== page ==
The recent controversy about the ENHANCE study is an important illustration of a serious and long-standing problem with the medical profession, and its allied siblings.

What is the ENHANCE study all about? Surely not a penis-enlargement issue, my readers may be forgiven for wondering even fleetingly. Well, it is a study on two treatment modalities for patients with high lipid (cholesterol, for example) levels. But, first, the basics.

You may have high lipid levels because of genetic reasons, or because you eat, drink, or smoke too much. Many of us are obese, too. Traditionally, if you have high cholesterol, apart from the usually discarded ‘lose weight-do exercise’ kind of advice to the patient, your doctor would give you drugs. These lipid-lowering drugs are called, broadly, statins. One of the most common ones today is Lipitor (atorvastatin).

Why is it important to lower cholesterol? Because high cholesterol can lead to fatty plaques being deposited in the coronary arteries (atherosclerosis), leading to a heart attack.

Statins are prescribed to millions of patients around the world, including those with heart disease, hypertension and diabetes (conditions commonly associated with high lipid levels). All statins act by blocking a liver enzyme that normally results in the formation of cholesterol.

The problems with statins are mostly with their cost and side effects. In addition, in a number of patients, they don’t work well enough. Increasing the dose may increase the side effects. So, what can your doctor do in this kind of scenario?

Enter Ezetimibe. This drug reduces the absorption of cholesterol from the intestines, which bear the brunt of all the cholesterol-rich good things in life that the mouth (along with the mind it carries) chases relentlessly.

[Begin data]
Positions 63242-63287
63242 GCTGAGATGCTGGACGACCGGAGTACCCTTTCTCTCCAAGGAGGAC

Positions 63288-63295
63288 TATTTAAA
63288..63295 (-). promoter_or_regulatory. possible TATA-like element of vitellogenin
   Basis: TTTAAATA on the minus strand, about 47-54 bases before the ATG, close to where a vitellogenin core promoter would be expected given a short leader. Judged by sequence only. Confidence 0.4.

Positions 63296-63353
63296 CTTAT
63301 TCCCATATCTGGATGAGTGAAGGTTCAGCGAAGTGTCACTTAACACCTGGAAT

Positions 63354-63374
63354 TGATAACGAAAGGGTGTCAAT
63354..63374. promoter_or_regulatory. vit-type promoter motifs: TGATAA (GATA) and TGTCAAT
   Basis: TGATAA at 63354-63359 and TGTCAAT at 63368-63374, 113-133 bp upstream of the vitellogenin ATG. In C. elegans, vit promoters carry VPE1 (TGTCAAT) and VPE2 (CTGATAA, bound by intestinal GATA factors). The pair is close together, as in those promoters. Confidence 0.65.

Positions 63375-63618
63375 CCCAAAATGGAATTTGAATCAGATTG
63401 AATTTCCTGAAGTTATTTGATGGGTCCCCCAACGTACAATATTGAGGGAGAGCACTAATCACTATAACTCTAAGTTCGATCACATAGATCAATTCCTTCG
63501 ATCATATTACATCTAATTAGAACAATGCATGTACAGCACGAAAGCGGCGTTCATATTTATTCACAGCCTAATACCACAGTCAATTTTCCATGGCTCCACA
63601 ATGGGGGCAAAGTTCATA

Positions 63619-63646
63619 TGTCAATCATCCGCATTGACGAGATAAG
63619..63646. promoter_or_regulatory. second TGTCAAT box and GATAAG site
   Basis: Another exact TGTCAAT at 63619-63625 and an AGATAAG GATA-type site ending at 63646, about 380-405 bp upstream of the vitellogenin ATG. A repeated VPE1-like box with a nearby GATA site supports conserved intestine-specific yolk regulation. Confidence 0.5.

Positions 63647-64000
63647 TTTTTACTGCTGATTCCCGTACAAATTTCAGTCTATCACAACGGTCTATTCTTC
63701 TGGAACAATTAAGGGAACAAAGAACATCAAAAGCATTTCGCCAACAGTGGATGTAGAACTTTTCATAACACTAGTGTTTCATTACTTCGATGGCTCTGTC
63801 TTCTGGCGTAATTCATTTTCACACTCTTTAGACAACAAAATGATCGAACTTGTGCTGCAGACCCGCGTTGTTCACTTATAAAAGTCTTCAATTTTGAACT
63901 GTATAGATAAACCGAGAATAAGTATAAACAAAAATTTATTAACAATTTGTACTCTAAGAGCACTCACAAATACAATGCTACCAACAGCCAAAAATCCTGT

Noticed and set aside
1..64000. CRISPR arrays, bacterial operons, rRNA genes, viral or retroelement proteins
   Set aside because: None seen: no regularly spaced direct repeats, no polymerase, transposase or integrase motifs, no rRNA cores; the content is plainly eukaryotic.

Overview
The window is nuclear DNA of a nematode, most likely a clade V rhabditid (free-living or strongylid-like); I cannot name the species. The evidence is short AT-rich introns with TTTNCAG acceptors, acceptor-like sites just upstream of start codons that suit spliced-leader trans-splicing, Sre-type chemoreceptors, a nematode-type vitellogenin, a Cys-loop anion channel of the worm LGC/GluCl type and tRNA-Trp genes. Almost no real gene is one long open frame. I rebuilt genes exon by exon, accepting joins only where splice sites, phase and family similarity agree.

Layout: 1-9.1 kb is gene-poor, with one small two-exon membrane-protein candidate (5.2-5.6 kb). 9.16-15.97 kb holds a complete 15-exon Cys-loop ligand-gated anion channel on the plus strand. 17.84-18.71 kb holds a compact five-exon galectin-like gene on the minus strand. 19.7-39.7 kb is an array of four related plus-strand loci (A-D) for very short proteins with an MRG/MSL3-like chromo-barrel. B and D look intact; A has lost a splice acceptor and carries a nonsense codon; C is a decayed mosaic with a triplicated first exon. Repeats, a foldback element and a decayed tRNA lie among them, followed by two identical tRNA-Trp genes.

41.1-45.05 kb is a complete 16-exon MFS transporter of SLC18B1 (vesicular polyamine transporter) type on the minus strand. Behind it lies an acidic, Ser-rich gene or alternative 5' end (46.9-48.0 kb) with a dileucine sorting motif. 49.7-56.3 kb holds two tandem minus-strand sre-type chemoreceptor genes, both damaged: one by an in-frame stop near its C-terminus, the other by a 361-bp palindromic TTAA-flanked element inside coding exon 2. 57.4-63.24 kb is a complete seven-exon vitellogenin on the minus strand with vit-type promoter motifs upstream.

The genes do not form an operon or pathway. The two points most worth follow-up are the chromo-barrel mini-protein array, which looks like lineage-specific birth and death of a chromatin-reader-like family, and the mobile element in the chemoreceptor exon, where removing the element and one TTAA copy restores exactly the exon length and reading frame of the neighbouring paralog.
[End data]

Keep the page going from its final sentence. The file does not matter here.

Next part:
With me so far?

So, you have statins that reduce cholesterol, and you have ezetimibe, that also does the same in a different way. Why not combine the two? Will surely work better, and reduce the fatty deposits in your coronary arteries, logically. Merck did that in collaboration with Schering-Plough, with Zetia (ezemitibe) and Vytorin (a $5 billion product).
A 30-day course of Vytorin costs around $100, while Zetia costs $93, compared to $32 for a course of generic simvastatin.

That is what the ENHANCE trial was supposed to prove. Unfortunately, it did not show any such benefit.

However, some experts are discounting the trial, saying it is not a fair representation of the truth, that it is botched, and that they would wait for further trials before changing their prescriptions away from Zetia. Around 60% of doctors, however, are likely to stop prescribing the drug. Obviously, it would be a catastrophe for the company, reeling as it still is from the Vioxx losses. Merck stocks have slid down after this trial has come to light.

The important issue that has come up again in this debate is captured in two quotes:

The main problem is that after six years on the market, there are no data for ezetimibe demonstrating any health outcome benefit. In the absence of any demonstrable effect beyond LDL lowering, nearly one million prescriptions per week are written for ezetimibe. Is this rational?

If the ENHANCE trial had shown regression of atherosclerosis or slowed progression, both the company and advocates of ezetimibe would be trumpeting the results as a landmark study. Now that the trial has failed, they describe ENHANCE as a small and unimportant imaging study. You can’t have it both ways!